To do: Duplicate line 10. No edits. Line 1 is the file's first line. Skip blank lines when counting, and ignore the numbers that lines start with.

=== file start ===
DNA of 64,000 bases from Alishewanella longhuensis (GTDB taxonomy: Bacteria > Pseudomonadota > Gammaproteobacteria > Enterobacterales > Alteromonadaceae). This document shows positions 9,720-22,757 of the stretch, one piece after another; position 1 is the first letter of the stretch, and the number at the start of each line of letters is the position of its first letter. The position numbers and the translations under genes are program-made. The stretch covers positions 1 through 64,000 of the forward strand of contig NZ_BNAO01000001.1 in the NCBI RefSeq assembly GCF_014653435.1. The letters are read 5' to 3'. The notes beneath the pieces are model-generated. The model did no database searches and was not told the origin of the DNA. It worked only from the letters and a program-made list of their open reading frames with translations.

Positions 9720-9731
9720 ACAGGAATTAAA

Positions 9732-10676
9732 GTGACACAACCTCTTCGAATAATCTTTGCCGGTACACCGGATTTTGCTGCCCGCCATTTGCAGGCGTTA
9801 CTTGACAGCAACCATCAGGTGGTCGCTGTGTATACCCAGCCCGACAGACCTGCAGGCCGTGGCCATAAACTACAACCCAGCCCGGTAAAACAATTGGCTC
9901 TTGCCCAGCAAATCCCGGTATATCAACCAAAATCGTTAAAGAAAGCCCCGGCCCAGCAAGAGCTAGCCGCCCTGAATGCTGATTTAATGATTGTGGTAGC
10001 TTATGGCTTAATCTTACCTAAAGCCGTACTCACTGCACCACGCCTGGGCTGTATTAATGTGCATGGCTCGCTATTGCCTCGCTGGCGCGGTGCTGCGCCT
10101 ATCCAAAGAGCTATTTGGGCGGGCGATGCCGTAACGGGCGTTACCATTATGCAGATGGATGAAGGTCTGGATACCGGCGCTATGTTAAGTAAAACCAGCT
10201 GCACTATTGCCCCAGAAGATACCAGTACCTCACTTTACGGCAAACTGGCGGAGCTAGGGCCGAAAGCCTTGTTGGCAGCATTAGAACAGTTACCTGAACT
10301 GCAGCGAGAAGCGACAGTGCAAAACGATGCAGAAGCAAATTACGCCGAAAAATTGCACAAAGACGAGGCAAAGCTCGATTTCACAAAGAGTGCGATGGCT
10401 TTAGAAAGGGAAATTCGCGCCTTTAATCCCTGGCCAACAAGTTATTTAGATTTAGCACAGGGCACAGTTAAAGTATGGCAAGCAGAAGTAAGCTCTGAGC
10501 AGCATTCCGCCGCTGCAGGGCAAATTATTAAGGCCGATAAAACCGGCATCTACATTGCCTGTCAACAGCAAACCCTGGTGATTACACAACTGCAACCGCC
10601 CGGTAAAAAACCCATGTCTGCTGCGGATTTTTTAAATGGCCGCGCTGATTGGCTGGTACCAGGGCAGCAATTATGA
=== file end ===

10201 GCACTATTGCCCCAGAAGATACCAGTACCTCACTTTACGGCAAACTGGCGGAGCTAGGGCCGAAAGCCTTGTTGGCAGCATTAGAACAGTTACCTGAACT